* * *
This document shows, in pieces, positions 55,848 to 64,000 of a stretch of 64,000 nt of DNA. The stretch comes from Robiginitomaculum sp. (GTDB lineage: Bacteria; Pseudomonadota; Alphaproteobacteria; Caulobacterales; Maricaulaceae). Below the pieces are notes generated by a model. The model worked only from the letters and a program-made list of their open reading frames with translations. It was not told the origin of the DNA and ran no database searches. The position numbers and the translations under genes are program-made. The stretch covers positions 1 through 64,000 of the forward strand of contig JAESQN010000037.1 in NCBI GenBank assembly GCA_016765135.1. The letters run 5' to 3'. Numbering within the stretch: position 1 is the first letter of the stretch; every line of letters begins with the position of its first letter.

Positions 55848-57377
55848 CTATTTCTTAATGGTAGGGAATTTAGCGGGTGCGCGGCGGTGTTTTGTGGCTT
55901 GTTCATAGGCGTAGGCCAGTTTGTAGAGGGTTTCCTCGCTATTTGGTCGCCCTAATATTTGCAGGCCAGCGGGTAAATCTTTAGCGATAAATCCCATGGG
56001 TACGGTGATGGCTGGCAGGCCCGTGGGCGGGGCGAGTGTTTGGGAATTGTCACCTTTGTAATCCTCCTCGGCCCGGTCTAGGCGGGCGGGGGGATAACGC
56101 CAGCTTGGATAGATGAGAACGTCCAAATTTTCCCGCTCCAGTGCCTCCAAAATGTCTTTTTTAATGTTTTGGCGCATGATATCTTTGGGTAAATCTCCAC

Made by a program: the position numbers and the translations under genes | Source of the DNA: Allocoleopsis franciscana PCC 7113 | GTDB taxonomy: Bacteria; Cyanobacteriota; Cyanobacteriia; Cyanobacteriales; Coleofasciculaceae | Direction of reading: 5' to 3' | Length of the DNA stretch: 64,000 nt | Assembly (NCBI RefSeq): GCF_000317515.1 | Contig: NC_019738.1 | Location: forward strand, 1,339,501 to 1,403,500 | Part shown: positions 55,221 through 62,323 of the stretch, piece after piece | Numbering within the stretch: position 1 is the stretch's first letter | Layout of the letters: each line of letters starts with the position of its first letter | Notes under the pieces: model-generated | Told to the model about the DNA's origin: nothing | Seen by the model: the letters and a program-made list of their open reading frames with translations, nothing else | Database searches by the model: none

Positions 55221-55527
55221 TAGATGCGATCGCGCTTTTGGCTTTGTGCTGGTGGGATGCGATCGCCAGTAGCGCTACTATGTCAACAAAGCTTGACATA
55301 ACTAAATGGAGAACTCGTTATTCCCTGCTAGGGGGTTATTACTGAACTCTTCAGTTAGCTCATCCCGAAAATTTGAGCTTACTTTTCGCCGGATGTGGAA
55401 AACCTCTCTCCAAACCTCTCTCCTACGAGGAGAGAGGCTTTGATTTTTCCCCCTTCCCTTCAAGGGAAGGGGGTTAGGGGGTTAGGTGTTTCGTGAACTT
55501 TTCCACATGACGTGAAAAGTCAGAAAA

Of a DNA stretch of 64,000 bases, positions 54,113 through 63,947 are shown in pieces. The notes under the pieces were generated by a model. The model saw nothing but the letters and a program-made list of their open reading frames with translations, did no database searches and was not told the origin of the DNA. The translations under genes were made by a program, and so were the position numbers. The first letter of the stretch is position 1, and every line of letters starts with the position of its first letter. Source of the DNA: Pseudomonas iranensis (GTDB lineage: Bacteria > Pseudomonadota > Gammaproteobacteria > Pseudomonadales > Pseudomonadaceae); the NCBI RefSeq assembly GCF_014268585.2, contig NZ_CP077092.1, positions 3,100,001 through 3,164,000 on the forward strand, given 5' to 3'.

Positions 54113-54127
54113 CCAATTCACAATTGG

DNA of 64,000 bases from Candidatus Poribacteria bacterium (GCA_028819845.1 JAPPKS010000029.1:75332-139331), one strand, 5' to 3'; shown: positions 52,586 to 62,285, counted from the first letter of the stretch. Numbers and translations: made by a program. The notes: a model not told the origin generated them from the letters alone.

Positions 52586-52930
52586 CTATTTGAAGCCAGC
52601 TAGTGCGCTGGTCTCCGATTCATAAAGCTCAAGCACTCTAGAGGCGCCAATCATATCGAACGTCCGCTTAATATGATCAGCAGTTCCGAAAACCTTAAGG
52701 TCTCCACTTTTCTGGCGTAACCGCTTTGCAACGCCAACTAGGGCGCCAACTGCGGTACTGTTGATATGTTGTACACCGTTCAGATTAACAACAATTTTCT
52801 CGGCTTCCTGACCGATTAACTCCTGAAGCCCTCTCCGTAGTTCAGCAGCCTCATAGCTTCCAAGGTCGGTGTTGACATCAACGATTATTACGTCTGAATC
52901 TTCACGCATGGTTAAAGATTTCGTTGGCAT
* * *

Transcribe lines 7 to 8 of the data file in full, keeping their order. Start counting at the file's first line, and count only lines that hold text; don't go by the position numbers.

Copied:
Made by a program: the position numbers and the translations under genes | Source of the DNA: Allocoleopsis franciscana PCC 7113 | GTDB taxonomy: Bacteria; Cyanobacteriota; Cyanobacteriia; Cyanobacteriales; Coleofasciculaceae | Direction of reading: 5' to 3' | Length of the DNA stretch: 64,000 nt | Assembly (NCBI RefSeq): GCF_000317515.1 | Contig: NC_019738.1 | Location: forward strand, 1,339,501 to 1,403,500 | Part shown: positions 55,221 through 62,323 of the stretch, piece after piece | Numbering within the stretch: position 1 is the stretch's first letter | Layout of the letters: each line of letters starts with the position of its first letter | Notes under the pieces: model-generated | Told to the model about the DNA's origin: nothing | Seen by the model: the letters and a program-made list of their open reading frames with translations, nothing else | Database searches by the model: none

Positions 55221-55527